The copy on your landing pages needs to do several things. The landing page copy should relate to the keyword searches that visitors have made to find your site, should revolve around the theme of these keywords, and supply additional information about the specific service discussed in your search results (your meta description).
Craft your landing page copy and add it to your landing page template from last week.
Step 5: Benefits: Bullet Points (what visitors can expect to get).
Webpage visitors are scanners—not readers. Bullet points allow them to quickly grasp your offer.
A program’s benefits result from its features. However, benefits are “what’s in it for them?” Feel good. Personal satisfaction. New friends. The joy felt by feeding a hungry child.
Benefits are why people buy; features are what allow them to feel comfortable buying. The features give them a checklist that allows them to make the decision.
Your benefits section should let them know WIIFM (what’s in it for me?). Volunteering is a way to make new friends that will help reduce loneliness. Volunteering is a way to help structure one’s schedule to provide a sense of purpose. Volunteering is a way to do something meaningful to create a sense of self-worth. The volunteer program allows volunteers to select food items that a retired person might enjoy, but not normally splurge on buying for themselves.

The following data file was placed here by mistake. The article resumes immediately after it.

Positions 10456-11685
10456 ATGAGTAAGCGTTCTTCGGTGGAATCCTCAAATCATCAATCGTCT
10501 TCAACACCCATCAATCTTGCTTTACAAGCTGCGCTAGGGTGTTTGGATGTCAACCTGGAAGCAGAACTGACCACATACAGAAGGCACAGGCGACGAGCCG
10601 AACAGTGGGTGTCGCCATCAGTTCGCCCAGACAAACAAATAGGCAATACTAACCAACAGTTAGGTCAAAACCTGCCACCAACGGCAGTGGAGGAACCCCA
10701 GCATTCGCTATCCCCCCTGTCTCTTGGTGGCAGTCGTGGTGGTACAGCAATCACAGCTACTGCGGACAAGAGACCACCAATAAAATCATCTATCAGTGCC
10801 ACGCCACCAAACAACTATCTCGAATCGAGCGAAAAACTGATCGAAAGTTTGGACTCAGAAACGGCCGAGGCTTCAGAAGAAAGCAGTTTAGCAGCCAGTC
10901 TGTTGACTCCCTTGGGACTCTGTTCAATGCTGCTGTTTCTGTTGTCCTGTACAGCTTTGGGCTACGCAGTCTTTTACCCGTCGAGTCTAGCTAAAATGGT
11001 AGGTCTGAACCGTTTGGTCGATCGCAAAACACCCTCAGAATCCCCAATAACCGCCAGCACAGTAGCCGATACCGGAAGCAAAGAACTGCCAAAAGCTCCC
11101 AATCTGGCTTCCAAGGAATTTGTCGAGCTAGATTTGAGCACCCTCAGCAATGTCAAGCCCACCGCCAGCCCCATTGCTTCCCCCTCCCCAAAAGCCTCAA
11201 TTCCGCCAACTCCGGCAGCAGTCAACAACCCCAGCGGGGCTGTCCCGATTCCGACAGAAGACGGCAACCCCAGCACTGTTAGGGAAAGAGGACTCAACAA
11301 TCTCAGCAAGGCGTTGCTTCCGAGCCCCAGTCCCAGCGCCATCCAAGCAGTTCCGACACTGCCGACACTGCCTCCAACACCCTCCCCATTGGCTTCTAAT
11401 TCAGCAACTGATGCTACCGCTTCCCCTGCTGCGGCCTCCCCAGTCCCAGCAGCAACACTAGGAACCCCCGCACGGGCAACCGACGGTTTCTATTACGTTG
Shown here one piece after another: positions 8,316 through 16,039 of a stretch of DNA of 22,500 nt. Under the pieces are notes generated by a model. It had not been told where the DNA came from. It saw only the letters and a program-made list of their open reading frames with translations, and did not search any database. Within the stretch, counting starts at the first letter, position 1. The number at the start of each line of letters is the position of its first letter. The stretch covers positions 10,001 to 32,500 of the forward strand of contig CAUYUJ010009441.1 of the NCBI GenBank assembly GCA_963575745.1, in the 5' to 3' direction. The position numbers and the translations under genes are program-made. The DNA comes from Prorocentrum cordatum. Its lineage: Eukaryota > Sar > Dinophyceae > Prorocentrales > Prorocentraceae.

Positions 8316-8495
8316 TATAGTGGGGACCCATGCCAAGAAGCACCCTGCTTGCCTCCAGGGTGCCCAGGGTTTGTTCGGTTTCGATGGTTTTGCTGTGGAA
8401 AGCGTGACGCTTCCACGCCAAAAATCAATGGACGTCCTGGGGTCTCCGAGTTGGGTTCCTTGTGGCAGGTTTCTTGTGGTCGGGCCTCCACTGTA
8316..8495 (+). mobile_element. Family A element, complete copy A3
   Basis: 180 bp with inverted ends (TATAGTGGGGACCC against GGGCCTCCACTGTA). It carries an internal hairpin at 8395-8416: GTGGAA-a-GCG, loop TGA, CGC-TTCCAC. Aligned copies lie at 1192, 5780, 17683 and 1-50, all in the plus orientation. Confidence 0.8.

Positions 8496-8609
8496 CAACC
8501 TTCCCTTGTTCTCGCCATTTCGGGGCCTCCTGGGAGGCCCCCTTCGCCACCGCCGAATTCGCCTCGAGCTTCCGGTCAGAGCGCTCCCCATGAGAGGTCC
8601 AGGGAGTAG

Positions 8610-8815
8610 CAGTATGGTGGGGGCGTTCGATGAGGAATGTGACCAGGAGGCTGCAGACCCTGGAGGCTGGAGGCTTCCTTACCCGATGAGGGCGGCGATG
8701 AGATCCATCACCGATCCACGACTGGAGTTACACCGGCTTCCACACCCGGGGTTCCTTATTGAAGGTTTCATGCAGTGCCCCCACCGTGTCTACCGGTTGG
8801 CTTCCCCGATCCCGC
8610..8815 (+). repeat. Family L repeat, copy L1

The research that you did last week on VOC keywords should give you lots of ideas for benefits.
Normally, features would come before benefits. However, because visitors may only stay on your website for 5 seconds—let’s capture their hearts first. Then they can read a little bit more about the details in the in the feature section in the next 5 seconds.
Think of four benefits that your offer will provide and add them to this week’s template.
Step 6: Features (what visitors will actually do if they accept the offer).
Features are an actual physical property or a function of your program that enables your supporters to fulfill a goal. In this case: solve hunger in your community. Flexible hours, multiple locations, staffed by helpful, understanding members of the community.
Explain the program’s benefits in greater detail by describing your program’s features—but written in the form of a benefit statement. Provide important details about the program in a compelling, clear and concise message.
So features could be that there are volunteer positions available, scheduling is flexible, you’ll be working with other people, and you get to select a package of food to take home.
Step 7: Call to action.
In the upper right you need a button which clearly describes the next step. The button should tell users what’s going to happen when they click it. Pay attention to copy and create a button that the visitor will want to click. It should also stand out by using contrasting colors.
  • Become a Volunteer
  • Volunteer with New Friends
  • Donate to the Food Bank
  • Feed the Hungry in your Community
  • Learn by Subscribing
  • Be Informed: Subscribe
Make sure your instructions for the call to action are clear—people are in a hurry. “All we need are your first name and email address here.”
You may want to include a one-line offer to reinforce the CTA button.
So in my example for getting people to subscribe to our special food bank newsletter I could say something like:
“Join a new community, make new friends, help and encourage people who are hungry. Click here to learn how special volunteering is at our food bank by subscribing to our people-centered newsletter.”